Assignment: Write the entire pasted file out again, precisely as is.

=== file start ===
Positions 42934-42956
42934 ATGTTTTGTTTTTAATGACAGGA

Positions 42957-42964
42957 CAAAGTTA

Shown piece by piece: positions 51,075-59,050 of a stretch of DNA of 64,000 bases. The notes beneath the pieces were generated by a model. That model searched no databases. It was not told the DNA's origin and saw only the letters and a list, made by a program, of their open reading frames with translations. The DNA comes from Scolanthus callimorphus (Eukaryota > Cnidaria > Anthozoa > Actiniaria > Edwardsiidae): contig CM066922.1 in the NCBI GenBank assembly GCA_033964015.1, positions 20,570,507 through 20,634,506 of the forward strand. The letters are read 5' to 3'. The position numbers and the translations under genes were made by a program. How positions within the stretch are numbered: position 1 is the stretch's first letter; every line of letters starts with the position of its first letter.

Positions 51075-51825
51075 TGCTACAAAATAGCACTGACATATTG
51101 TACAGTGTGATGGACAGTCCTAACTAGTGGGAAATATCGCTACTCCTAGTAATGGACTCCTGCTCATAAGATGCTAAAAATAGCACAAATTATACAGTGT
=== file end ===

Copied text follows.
Positions 42934-42956
42934 ATGTTTTGTTTTTAATGACAGGA

Positions 42957-42964
42957 CAAAGTTA

Shown piece by piece: positions 51,075-59,050 of a stretch of DNA of 64,000 bases. The notes beneath the pieces were generated by a model. That model searched no databases. It was not told the DNA's origin and saw only the letters and a list, made by a program, of their open reading frames with translations. The DNA comes from Scolanthus callimorphus (Eukaryota > Cnidaria > Anthozoa > Actiniaria > Edwardsiidae): contig CM066922.1 in the NCBI GenBank assembly GCA_033964015.1, positions 20,570,507 through 20,634,506 of the forward strand. The letters are read 5' to 3'. The position numbers and the translations under genes were made by a program. How positions within the stretch are numbered: position 1 is the stretch's first letter; every line of letters starts with the position of its first letter.

Positions 51075-51825
51075 TGCTACAAAATAGCACTGACATATTG
51101 TACAGTGTGATGGACAGTCCTAACTAGTGGGAAATATCGCTACTCCTAGTAATGGACTCCTGCTCATAAGATGCTAAAAATAGCACAAATTATACAGTGT